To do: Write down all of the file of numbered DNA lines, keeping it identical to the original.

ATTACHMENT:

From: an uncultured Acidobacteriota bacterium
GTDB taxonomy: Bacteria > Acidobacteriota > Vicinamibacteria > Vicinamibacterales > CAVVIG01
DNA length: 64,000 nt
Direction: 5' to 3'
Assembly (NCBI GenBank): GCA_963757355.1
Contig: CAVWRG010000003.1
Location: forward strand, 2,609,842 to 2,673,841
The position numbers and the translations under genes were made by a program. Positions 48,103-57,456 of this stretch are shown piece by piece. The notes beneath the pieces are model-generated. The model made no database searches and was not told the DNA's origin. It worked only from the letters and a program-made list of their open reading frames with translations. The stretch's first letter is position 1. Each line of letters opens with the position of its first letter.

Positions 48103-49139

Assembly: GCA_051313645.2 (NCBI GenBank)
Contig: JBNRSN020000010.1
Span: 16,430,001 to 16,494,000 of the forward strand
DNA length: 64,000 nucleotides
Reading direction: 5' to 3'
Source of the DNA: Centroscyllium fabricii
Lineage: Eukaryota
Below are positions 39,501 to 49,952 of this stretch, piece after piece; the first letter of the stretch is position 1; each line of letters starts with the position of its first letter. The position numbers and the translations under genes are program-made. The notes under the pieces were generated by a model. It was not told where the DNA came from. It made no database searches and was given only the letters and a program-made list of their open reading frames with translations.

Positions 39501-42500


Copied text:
From: an uncultured Acidobacteriota bacterium
GTDB taxonomy: Bacteria > Acidobacteriota > Vicinamibacteria > Vicinamibacterales > CAVVIG01
DNA length: 64,000 nt
Direction: 5' to 3'
Assembly (NCBI GenBank): GCA_963757355.1
Contig: CAVWRG010000003.1
Location: forward strand, 2,609,842 to 2,673,841
The position numbers and the translations under genes were made by a program. Positions 48,103-57,456 of this stretch are shown piece by piece. The notes beneath the pieces are model-generated. The model made no database searches and was not told the DNA's origin. It worked only from the letters and a program-made list of their open reading frames with translations. The stretch's first letter is position 1. Each line of letters opens with the position of its first letter.

Positions 48103-49139

Assembly: GCA_051313645.2 (NCBI GenBank)
Contig: JBNRSN020000010.1
Span: 16,430,001 to 16,494,000 of the forward strand
DNA length: 64,000 nucleotides
Reading direction: 5' to 3'
Source of the DNA: Centroscyllium fabricii
Lineage: Eukaryota
Below are positions 39,501 to 49,952 of this stretch, piece after piece; the first letter of the stretch is position 1; each line of letters starts with the position of its first letter. The position numbers and the translations under genes are program-made. The notes under the pieces were generated by a model. It was not told where the DNA came from. It made no database searches and was given only the letters and a program-made list of their open reading frames with translations.

Positions 39501-42500